Often times when the noise quality is affected, so too is the air quality. For example, when a sound wall is built to reduce traffic noise, that same sound wall can “trap” vehicle emissions, and have a derogatory impact on the air quality. It can be useful to have a single firm assess both noise and air impacts.
As you may know, government agencies have enacted laws, ordinances and regulations to achieve air quality. An air quality analysis must indicate, in quantitative terms, whether a proposed project will cause pollutant levels to exceed the air quality standards. Although emissions from the proposed project may not exceed the standards, the total emissions from the proposed project and other sources in the project environment may produce degradation in air quality sufficient to exceed the standards. Air impacts at air sensitive receptors can be computed using air quality models. These models require the input of accurate emission factors, meteorological data, such as wind speeds and directions, mixing heights, stability classes, and air chemistry information.
The first step in developing an air impact assessment is to understand the existing air quality environment. Monitoring ambient air quality at the project site, reviewing current air quality regulations, and determining existing and future air sensitive receptors achieve this.
The second step is to understand the air impacts during the construction stage. The most likely air impacts from construction activities are dust nuisance and gaseous emissions from construction vehicles. If the total air impacts exceed the statutory requirements, then appropriate mitigation measures are recommended. These can include water sprays to control dust emissions from the construction site, buffer distances between construction activities and air sensitive receptors, avoidance of simultaneous dust emission activities, reduction in the numbers of equipment operating in critical areas, etc.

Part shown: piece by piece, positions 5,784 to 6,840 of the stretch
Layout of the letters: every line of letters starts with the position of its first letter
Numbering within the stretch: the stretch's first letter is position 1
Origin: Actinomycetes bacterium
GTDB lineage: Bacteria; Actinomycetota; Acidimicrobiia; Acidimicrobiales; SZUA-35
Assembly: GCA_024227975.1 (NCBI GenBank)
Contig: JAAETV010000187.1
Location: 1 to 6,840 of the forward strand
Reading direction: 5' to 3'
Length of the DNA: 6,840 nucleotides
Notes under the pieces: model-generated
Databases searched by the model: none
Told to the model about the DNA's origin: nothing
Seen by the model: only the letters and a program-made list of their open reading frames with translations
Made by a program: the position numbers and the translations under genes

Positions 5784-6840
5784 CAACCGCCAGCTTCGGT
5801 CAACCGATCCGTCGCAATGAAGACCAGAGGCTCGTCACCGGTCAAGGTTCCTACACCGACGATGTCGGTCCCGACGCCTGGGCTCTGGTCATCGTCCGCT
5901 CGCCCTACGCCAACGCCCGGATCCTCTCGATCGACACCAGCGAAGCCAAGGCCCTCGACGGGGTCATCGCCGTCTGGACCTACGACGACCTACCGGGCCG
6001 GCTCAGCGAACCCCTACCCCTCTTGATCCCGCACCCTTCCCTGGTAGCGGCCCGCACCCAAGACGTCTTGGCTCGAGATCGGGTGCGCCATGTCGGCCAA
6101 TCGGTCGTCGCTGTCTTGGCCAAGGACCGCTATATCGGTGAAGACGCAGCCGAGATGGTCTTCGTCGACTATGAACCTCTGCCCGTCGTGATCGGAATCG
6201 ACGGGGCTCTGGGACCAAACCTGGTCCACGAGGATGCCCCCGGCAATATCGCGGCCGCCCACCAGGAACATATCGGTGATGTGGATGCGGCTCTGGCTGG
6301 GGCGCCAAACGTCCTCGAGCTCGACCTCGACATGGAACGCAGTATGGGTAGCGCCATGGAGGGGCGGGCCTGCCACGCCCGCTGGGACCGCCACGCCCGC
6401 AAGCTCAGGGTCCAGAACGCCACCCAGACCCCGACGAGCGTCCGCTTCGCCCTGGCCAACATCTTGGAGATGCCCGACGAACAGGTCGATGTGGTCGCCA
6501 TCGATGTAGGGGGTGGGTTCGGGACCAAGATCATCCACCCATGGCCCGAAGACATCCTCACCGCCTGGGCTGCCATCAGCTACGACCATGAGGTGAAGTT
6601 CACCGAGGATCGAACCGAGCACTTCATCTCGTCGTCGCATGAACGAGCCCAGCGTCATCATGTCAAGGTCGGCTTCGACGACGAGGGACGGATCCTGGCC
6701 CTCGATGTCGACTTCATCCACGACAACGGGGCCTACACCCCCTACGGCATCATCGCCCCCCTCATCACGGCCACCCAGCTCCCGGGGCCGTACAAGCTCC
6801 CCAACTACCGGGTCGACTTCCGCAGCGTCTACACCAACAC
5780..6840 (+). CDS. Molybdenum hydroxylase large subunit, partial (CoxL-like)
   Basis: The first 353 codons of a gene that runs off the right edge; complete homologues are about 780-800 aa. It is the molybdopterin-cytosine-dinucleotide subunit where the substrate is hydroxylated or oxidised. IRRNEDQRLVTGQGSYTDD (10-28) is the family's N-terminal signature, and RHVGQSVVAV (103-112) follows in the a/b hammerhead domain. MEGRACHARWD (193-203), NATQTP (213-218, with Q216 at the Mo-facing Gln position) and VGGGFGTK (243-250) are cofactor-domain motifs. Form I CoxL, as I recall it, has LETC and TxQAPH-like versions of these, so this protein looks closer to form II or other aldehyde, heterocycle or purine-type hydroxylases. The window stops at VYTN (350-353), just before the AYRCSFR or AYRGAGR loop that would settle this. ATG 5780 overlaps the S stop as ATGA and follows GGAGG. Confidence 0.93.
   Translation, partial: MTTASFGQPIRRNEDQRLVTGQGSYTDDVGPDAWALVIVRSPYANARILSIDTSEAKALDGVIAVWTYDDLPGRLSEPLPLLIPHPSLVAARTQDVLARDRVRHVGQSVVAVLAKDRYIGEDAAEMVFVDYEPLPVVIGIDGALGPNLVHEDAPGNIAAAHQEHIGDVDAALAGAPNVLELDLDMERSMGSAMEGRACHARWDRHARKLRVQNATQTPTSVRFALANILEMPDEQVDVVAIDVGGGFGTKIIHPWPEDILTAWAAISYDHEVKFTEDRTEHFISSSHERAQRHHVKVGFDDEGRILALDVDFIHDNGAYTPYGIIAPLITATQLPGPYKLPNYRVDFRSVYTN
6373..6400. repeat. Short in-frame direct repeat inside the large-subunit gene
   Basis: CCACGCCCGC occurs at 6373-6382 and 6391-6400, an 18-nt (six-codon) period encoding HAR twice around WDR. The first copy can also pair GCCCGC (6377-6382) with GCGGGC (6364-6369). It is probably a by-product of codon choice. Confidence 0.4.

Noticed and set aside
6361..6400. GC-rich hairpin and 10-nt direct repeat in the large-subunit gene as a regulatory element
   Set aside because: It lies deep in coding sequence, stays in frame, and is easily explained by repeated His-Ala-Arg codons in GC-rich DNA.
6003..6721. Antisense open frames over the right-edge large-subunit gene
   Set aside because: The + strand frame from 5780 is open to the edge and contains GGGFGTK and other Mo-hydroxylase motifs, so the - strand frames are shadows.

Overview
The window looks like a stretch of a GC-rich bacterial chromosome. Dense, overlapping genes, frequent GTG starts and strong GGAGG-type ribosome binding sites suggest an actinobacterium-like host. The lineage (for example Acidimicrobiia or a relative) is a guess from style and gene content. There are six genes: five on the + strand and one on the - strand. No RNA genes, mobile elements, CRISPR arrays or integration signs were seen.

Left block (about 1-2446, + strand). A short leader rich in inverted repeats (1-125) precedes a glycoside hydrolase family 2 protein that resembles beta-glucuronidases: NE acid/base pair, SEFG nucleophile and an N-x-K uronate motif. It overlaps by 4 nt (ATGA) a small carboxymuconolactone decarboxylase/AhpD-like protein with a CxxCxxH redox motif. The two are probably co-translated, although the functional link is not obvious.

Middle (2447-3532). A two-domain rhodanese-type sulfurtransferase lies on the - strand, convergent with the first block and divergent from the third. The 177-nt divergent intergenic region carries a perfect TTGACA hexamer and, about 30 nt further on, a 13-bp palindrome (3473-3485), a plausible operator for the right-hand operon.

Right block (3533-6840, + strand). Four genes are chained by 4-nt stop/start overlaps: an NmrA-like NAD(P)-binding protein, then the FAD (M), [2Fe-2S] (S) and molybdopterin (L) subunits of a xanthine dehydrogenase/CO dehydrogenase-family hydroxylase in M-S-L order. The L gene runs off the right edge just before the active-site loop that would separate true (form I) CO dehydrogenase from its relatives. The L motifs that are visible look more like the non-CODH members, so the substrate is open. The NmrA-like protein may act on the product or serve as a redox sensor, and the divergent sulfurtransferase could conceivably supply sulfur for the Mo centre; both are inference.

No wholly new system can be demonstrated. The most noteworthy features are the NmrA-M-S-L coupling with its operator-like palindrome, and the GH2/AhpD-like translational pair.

The third step is to understand air impacts after the project is completed. Air quality models can predict air impacts at existing and future air sensitive receptors. Most air quality models can calculate the 1- hour, 24-hour and annual air quality levels. If the total air quality impacts exceed the statutory requirements, different mitigation measures should be recommended, such as effective buffer distances between the project site and the air sensitive receptors, suitable stack heights for industrial plants, appropriate land use planning, etc.
The forth step is to evaluate the economic benefits of all the recommended mitigation measures, and choose the most cost-effective mitigation measures. The final report is then submitted for agency approval.
TA is pleased to offer this additional service to our clients. In another blog post will finalize this series on Assessing Environmental Impacts by discussing water quality.